Welcome to the age of choice. Today’s business leaders are inundated with options that are sure to make their organizations run in the most efficient ways possible. But how do you cut through the clutter to choose the right content, apps, or products for your business? How do you know which tools or solutions—once fully implemented—will resonate most with your employees? It’s almost as though we need endless amounts of free trials in order to decide what’s best (one can only dream, right)?
As Learning professionals, we experience the same challenge when it comes to choosing the right systems, tools, or platforms to facilitate learning and collaboration within our organizations. What’s more, we’re also tasked with overcoming employee engagement obstacles. According to Gallup, only 33 percent of employees are actually engaged in their jobs. It’s up to us to bump up that number by creating a culture of collaboration—one that empowers employees to learn and grow, and ultimately leads them to envision their futures within our organizations.
Are All These Options Really Necessary?
In an effort to build collaborative environments and encourage engagement, many organizations adopt tools to streamline communication and the sharing of documents. The tools available to us are nearly endless, and often (without even realizing), they serve as a central hub for informal learning. For example, an employee may find a piece of information, share it through one or more tools, then chat or comment back and forth with a coworker to formulate interpretations and concepts. This type of informal learning takes place all the time, and according to the 70:20:10 learning model, 70 percent of knowledge is retained in this manner. But should this type of learning really be taking place through tools such as Slack or Google Drive?
What’s difficult about collaboration and learning that takes place through our tools is the fact that the actual concepts and solutions derived are nearly impossible to track or rediscover. In the moment, communication and collaborative tools are beneficial. They serve as a means to share uploads and thoughts quickly. But when it comes time for employees or Learning professionals to revisit information shared, they can expect to enjoy the hunt! It’s not uncommon to spend the better part of the morning or afternoon searching for documents or that piece of advice from a coworker—just the sliver of information needed to wrap up a project.
Keep It Together
It is a known fact that today’s employees want to find their own answers to job- and industry-related questions. And when they find answers, they want to share and discuss them with colleagues. Last year’s Global Human Capital Trends report noted that employees at all levels expect self-directed, continuous learning opportunities from their employers. However, to meet this need, Learning professionals need to shift their way of thinking and let loose the learning reins.
A solution that could work for your organization to help promote both self-directed learning and collaboration in a structured environment is offering one platform for both activities to take place. This means combining reputable content, collaborative tools, and a network of colleagues —both inside and outside of the business—into a central, searchable location.
Let’s look at the benefits of combining content, network, and tools into one platform:
- Housing reputable content in one place still provides your employees with ample opportunity to seek out their own answers. Only, instead of resorting to the Internet where information isn’t always accurate, employees have easy access to experts’ books, articles, journals, and videos in fewer clicks. At the end of the day, employees looking to truly advance in their careers will appreciate having the best resources at their fingertips. And when employees go to share the content with peers, Learning professionals can rest assured that what’s being shared is credible.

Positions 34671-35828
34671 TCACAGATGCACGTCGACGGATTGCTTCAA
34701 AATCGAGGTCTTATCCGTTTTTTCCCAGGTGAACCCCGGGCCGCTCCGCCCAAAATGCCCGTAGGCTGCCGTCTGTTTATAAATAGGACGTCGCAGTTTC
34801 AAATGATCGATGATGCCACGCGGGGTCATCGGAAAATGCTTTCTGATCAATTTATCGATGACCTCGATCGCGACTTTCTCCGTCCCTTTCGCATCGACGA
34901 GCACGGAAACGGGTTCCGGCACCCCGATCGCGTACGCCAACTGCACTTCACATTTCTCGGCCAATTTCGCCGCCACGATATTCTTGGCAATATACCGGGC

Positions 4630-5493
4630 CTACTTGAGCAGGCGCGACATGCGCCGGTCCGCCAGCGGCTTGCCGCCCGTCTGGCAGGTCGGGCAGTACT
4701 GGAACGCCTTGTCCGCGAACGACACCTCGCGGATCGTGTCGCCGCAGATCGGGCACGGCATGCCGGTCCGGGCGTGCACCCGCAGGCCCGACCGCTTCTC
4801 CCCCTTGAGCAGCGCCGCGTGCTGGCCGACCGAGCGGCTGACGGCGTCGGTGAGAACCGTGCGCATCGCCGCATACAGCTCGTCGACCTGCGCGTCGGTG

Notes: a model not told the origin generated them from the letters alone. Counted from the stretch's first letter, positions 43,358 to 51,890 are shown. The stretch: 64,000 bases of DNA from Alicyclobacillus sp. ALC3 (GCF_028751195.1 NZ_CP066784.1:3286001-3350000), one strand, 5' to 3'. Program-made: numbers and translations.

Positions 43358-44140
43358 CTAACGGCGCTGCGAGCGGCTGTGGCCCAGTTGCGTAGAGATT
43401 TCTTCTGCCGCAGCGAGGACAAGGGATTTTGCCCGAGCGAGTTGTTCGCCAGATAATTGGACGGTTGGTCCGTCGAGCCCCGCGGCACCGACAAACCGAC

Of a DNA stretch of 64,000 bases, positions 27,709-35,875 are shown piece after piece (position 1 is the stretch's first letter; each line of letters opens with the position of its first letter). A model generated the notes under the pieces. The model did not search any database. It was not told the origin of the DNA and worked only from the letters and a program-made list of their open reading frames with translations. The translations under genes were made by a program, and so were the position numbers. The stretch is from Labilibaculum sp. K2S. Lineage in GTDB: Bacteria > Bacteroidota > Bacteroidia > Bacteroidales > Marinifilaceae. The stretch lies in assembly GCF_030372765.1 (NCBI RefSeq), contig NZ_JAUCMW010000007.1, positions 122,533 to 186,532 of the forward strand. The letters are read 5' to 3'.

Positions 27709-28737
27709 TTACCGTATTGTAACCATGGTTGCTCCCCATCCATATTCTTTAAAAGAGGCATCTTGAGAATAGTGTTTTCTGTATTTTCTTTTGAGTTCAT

- Once employees find the content they are looking for, in the platform, to answer their questions or shed light on a trend, they can add their own ideas to the content (without having to worry about copyright issues), just as they would in a Google Doc or Slack thread. The only difference: The new ideas paired with the original source, and the discussion that is sure to follow, will be easily discoverable in the future.
- The sharing of content and ideas can be as private as Learning professionals want it to be. Learning pros can establish a private company group that allows for easy uploading of documents and streamlined collaboration among peers. An added benefit is Learning professionals can recommend resources to employees. By approaching employees with recommendations rather than required readings or courses, employees will still feel they’re free to engage in the content that’s best for their needs. Additionally, establishing a private group is a great way to monitor who is engaging most within the company.
I’ve seen businesses successfully implement this type of centralized platform—one that combines reputable content, networking, and collaborative tools. Companies that adopted a centralized platform saw a 125 percent increase in learning activity taking place within the platform during the last three months (when compared to the previous quarter), as well as a 179 percent increase in content consumption through the platform within the same timeframe. Overall, companies experience higher continuous engagement in the learning process through a centralized platform as time passes.
Who knows, maybe centralizing learning and collaboration in one spot is a step in the right direction when it comes to capturing the attention of employees and keeping them engaged in their jobs. After all, freedom to learn is in high demand.
Mike Conner serves as Chief Evangelist for BlueBottleBiz, a collaborative learning platform for business professionals.